One-woman play celebrates Joyful Mysteries in the month of Mary


TIVERTON — Actress Liz Montigny wants people to see the Mother of Christ beyond the plaster statues that portray her.

“I’m trying to make the Holy Family relatable to everyone,” Montigny said. “You see these beautiful statues, and of course they’re the ideal people that you want to aspire to. But they had a hard life, and we can call on them for help.”

Montigny performed her original one-woman play “Our Mother’s Call,” in which Jesus’ mother Mary recalled the events of the Joyful Mysteries of the Rosary, at Holy Ghost Church in Tiverton on May 4 to commemorate the month of Mary.

Entering through the church’s center aisle, Montigny began by beckoning an unseen guest to enter her home. “Come in! Sit down,” she said. “You must be hungry.” She then placed a folded cloth on the floor, unfolding it to reveal a pile of flatbread loaves. She then offered the traditional Jewish blessing over the food.

“I imagined that Mary took in a young girl off the street, who was begging for food or something,” Montigny said. “Somebody who’s 15, the age Mary was when she heard the Annunciation.” Mary’s motherhood of all humanity is present in her acting as mother to this young girl in need.

Montigny’s own experience as mother to sons ages 4, 6 and 8 informs her portrayal of Mary. “This would’ve been totally different if I’d been single with no children,” she said. “With just Jesus’ birth, they had nothing. The fear and joy at the same time really is kind of what every mother experiences when they’re having a baby.”

Throughout the performance, Mary’s head was bare, a departure from the traditionally veiled image. “She’s in her home,” Montigny noted. “I wanted her to be personable and very relatable. I wanted it to be intimate. You’re in her kitchen.”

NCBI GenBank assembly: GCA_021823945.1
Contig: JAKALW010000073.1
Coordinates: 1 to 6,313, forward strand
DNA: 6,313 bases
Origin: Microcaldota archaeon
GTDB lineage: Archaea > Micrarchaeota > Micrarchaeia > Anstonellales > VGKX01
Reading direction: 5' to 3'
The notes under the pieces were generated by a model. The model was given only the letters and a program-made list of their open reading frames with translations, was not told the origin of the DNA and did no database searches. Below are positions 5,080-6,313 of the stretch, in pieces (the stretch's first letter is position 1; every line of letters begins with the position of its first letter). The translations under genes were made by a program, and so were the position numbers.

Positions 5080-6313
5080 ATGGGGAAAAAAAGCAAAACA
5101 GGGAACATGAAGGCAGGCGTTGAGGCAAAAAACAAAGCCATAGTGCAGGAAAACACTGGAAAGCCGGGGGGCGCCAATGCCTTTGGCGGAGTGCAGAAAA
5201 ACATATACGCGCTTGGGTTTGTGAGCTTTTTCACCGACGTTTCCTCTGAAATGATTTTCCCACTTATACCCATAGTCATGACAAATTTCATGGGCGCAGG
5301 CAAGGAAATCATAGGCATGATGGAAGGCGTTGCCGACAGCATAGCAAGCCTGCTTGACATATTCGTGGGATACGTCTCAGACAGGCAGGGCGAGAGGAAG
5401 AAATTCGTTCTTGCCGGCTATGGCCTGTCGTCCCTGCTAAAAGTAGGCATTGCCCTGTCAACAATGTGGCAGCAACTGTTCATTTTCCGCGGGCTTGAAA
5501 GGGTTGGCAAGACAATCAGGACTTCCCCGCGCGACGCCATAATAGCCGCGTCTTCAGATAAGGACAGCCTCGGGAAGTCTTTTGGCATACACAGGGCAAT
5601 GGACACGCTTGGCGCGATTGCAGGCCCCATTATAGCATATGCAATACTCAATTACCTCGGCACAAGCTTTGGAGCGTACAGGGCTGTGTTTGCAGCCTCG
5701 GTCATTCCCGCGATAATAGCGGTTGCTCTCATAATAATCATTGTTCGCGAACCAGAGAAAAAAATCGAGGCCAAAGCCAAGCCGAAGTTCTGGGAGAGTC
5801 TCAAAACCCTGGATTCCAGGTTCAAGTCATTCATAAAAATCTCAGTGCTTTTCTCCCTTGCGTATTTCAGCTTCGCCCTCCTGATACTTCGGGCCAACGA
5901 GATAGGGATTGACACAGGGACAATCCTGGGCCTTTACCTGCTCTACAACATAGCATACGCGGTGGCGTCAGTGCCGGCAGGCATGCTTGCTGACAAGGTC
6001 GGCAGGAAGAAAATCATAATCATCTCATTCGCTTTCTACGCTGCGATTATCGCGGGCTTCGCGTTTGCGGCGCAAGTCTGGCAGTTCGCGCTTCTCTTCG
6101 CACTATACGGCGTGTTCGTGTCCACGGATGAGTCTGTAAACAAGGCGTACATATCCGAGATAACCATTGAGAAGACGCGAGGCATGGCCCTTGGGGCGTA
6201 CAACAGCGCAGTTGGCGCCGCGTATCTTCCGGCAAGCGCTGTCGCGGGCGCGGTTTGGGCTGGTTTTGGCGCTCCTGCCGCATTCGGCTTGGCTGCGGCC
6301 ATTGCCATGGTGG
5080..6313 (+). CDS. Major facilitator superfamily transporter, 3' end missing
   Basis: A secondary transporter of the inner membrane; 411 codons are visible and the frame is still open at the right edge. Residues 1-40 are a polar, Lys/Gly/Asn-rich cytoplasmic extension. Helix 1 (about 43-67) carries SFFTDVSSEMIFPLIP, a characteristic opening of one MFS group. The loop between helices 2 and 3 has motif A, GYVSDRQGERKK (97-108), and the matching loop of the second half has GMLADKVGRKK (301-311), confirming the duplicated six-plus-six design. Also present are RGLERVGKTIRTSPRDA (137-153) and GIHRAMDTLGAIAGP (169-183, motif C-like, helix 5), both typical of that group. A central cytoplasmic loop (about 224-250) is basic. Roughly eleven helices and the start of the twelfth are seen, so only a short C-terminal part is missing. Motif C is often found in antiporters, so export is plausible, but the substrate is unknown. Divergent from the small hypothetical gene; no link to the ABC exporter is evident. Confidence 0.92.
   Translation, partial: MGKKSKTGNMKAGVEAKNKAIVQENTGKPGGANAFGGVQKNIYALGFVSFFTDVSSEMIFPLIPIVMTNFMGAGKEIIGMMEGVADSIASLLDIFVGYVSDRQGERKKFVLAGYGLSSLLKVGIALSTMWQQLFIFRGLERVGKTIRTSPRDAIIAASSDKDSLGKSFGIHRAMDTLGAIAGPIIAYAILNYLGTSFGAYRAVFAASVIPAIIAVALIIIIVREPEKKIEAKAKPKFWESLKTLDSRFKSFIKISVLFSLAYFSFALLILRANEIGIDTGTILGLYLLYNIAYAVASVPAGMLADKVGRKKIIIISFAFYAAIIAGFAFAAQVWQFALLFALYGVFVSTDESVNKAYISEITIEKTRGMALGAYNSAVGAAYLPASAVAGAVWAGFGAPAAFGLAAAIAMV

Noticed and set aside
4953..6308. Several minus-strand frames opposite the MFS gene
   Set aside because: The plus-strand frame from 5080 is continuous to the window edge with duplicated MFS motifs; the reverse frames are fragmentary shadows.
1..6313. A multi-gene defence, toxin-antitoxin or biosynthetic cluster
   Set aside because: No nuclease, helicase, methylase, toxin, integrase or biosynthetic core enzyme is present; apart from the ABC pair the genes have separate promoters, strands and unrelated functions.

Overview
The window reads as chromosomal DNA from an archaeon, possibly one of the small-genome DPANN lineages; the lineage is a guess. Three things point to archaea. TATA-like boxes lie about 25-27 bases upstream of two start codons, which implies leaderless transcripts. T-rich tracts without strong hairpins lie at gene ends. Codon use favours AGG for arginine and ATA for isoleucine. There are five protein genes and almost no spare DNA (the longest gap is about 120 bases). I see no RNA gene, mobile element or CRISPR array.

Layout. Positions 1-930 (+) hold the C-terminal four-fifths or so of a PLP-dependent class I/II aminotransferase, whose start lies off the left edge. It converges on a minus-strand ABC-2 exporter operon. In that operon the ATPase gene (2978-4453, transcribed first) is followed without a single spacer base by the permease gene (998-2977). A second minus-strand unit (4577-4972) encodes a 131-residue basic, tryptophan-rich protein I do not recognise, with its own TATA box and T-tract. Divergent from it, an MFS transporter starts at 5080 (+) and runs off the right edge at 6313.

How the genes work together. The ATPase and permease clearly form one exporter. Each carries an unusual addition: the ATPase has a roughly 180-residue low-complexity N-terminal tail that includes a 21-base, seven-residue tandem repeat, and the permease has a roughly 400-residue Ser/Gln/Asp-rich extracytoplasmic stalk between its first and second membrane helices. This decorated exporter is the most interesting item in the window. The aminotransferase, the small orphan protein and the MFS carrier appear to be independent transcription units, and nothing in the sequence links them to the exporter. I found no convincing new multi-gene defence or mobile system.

The first Joyful Mystery mentioned is the fifth, the Finding of Jesus in the Temple from Luke 2:41-50. Telling her guest that she’s just returned from Jerusalem, Mary added that the trip was trying because “we lost our son.” Montigny delivers these words in the offhand way many parents use when relating a hair-raising incident involving their children, only after a little time and distance allows them to shake their heads and chuckle over it.

Montigny’s purpose to make Mary relatable was felt in her admission of disappointment in herself, so familiar to mothers: “I felt I failed him as a mother. I’m supposed to keep him safe.”

Montigny’s own creative thinking filled in some blanks in the Scripture account, such as Joseph having the idea to look for Jesus in the temple, Jesus’ spending those three days in Jerusalem comforting the sick, playing with other children and begging for food, and Mary’s remembering the dark prophecy that “a sword will pierce your heart” in Luke 2:35 as she was searching for her son.

The performance also incorporates ancient Christian traditions not found in the Gospels, relating Mary’s service in the temple as a little girl and the test the temple priests later devised to choose her husband, when lily flowers blossomed on Joseph’s staff alone among a number of other candidates.
Highlighting a Church doctrine not directly stated in the Gospels, Montigny’s Mary tells her visitor that she gave birth to Jesus without labor pains. Since pain in childbirth is among the consequences of Original Sin in Genesis 3:16 yet Mary was conceived without Original Sin, Church teaching holds that Mary did not experience this pain. Montigny delivers the words “I did not experience pain, as other women do” with a bewildered tone and expression, capturing this teaching of the Church as well as Mary’s great humility.

In relating the Second Joyful Mystery, the Visitation of Mary to her cousin Elizabeth, John the Baptist’s mother, Montigny included Mary’s Magnificat from Luke 1:46-55 – but not in a way we usually see in portrayals of Mary. Montigny approaches the Magnificat in a nearly rapid-fire delivery, speaking the words not in a rapture of holiness but with a sense of astonishment.

“Make my words your words,” Mary prays prior to the Magnificat. Therefore the words are God’s, not her own.

Ultimately, the Joyful Mysteries are all about trust in God’s provision in any and every circumstance.
“I don’t know God’s plans for me,” said Montigny’s Mary. “But I do know that if I trust in the Lord, all things will be possible.”

For more information on Montigny’s theatrical ministry and a schedule of performances, visit